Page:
The IRS created this code after the dot com bubble and the perceived abuse of deferred compensation arrangements by the tech companies who were undervaluing stock options for tax benefits. So the IRS wrote the 409A Valuations code that requires an independent appraiser to value the common stock prior to issuing stock options.
409A valuations are performed to assist companies with setting the strike price for ESOP’s, which needs to be at or above fair market value. And the most common question surrounding this is: “Do I really need a valuation?”
Under 409A, stock options that have an exercise price less than the Fair Market Value of the underlying stock as of the grant date could result in adverse tax consequences for the option recipient. The gain is subject to taxation at the time of option vesting rather than the date of exercise, with huge penalties.
The risk of noncompliance is that the option recipient will have to pay back taxes and a 20% penalty on the gain. The penalty is on the participant and not on the company.
The fair market value must be determined using “reasonable application of a reasonable valuation method.” A valuation needs to be performed by someone who is qualified (based on their knowledge, training, experience, etc.). In most cases, companies choose to hire outside appraisal firms to meet this requirement.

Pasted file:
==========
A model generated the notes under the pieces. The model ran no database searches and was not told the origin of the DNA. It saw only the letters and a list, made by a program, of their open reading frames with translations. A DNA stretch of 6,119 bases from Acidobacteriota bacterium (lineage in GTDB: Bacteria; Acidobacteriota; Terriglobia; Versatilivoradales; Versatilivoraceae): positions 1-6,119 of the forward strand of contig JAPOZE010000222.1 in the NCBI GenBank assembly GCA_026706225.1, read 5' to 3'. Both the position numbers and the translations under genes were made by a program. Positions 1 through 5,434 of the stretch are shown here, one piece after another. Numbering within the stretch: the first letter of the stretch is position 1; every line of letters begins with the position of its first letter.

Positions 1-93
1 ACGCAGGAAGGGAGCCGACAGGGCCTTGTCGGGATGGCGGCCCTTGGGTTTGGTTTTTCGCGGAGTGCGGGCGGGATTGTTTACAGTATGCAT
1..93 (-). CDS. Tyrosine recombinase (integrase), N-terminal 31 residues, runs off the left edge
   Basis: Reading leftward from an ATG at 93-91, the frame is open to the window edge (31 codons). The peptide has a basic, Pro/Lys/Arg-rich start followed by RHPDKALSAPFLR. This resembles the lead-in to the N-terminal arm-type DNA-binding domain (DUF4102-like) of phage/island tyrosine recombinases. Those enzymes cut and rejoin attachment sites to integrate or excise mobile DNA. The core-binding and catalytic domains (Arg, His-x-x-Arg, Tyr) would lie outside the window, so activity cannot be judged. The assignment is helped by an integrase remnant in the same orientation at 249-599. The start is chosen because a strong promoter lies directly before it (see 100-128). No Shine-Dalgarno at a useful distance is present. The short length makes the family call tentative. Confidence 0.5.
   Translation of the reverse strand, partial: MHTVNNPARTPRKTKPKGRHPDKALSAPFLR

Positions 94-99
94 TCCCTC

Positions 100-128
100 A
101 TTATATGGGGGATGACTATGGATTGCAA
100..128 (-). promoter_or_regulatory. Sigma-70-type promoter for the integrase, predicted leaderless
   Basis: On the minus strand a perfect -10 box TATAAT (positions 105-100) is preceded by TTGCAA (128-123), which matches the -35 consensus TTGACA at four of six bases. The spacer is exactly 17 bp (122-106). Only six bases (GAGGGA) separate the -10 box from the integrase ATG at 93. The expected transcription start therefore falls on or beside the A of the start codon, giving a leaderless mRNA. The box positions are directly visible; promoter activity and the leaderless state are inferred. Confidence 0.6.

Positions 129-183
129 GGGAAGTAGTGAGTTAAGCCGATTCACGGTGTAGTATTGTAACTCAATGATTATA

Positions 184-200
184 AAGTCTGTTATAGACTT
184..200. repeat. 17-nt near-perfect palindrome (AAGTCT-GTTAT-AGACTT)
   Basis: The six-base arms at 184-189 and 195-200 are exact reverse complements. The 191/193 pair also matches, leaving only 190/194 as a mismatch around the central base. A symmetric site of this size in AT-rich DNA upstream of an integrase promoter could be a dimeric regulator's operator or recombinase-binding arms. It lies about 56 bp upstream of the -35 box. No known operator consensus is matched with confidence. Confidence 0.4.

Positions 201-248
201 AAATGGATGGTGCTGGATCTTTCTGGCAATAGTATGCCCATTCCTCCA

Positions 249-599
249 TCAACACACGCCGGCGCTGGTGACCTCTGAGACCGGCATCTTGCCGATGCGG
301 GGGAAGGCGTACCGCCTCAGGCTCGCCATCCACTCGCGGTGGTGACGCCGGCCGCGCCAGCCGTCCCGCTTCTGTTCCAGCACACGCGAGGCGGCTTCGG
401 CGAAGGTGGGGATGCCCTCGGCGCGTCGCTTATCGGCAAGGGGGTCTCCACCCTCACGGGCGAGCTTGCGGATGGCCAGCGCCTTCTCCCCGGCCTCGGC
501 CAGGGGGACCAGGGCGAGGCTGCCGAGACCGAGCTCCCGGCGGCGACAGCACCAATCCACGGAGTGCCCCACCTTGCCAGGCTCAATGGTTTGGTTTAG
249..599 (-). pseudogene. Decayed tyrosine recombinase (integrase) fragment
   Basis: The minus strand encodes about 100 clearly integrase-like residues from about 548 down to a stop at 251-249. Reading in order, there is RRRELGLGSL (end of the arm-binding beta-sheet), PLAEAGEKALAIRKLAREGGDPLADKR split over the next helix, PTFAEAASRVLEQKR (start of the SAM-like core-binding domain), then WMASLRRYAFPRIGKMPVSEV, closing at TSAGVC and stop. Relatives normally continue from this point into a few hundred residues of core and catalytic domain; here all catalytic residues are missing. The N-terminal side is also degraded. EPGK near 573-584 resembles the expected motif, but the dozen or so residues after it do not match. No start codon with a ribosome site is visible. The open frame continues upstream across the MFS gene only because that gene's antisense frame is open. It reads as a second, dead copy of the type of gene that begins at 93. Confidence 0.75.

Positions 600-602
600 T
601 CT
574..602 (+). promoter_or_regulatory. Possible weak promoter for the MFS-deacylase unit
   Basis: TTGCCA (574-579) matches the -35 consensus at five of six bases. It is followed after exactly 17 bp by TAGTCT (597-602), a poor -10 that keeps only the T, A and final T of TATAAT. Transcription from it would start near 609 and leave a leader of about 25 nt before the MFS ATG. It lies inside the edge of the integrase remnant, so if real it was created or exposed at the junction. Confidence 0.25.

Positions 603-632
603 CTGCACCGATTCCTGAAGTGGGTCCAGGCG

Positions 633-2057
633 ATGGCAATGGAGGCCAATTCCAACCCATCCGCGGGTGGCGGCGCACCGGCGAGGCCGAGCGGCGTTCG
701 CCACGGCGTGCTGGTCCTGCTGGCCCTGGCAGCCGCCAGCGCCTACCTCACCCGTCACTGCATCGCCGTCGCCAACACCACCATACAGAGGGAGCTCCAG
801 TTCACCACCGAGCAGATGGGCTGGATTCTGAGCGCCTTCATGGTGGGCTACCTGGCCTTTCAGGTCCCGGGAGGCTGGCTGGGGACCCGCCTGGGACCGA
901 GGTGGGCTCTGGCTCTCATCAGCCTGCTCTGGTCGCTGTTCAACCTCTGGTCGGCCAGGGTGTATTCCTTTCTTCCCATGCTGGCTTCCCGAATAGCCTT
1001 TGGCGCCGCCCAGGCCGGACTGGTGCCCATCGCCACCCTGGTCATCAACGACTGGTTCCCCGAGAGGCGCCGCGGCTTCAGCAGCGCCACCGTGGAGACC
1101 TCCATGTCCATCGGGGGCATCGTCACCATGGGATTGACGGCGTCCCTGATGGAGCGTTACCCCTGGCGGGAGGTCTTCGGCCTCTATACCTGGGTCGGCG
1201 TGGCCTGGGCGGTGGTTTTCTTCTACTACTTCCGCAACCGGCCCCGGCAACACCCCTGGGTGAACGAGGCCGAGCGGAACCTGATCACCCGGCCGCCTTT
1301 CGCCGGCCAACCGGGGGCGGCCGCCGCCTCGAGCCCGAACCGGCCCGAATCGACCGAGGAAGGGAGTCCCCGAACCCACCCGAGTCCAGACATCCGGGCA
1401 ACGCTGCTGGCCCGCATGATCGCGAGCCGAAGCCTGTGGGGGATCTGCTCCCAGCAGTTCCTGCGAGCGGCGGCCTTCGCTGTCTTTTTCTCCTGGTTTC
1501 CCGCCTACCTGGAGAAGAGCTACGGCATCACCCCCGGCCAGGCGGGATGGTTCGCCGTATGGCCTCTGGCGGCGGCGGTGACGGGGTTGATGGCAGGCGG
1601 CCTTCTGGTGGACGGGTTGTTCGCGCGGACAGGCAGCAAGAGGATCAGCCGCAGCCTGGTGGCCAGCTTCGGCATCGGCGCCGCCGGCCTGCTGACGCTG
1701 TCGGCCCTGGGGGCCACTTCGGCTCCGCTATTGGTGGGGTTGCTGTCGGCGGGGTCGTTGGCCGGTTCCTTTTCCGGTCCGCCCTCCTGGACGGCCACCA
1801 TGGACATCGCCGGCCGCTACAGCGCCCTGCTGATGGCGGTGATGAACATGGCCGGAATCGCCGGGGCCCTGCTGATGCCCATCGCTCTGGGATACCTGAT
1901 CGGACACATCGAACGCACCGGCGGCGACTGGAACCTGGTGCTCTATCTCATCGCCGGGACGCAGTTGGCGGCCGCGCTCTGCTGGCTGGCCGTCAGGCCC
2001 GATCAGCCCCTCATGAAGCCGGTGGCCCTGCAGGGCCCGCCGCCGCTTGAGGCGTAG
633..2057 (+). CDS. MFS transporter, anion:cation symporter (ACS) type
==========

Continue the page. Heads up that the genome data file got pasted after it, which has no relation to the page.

Private company common stock virtually always has value; therefore, obtaining a defensible appraisal is an important step in potentially saving you from unnecessary IRS challenges and saving your employees from unexpected tax and penalties.
The valuation needs to be updated at least every 12 months or more frequently if significant changes occur in the business between grant dates. The events that materially affect the value of the company that require the management to get a 409A valuation done are as follows:
• Investment: Any new investment in the company on new terms is certainly
a material event.
• M&A activity: Your Company bought another company.
• More than 12 months have elapsed since the last 409A valuation.
If a company fails to comply with 409A, its employees will be personally liable for immediate taxation – plus a 20% penalty tax, and potential interest payments.
In a nut shell 409A can be considered a necessary evil.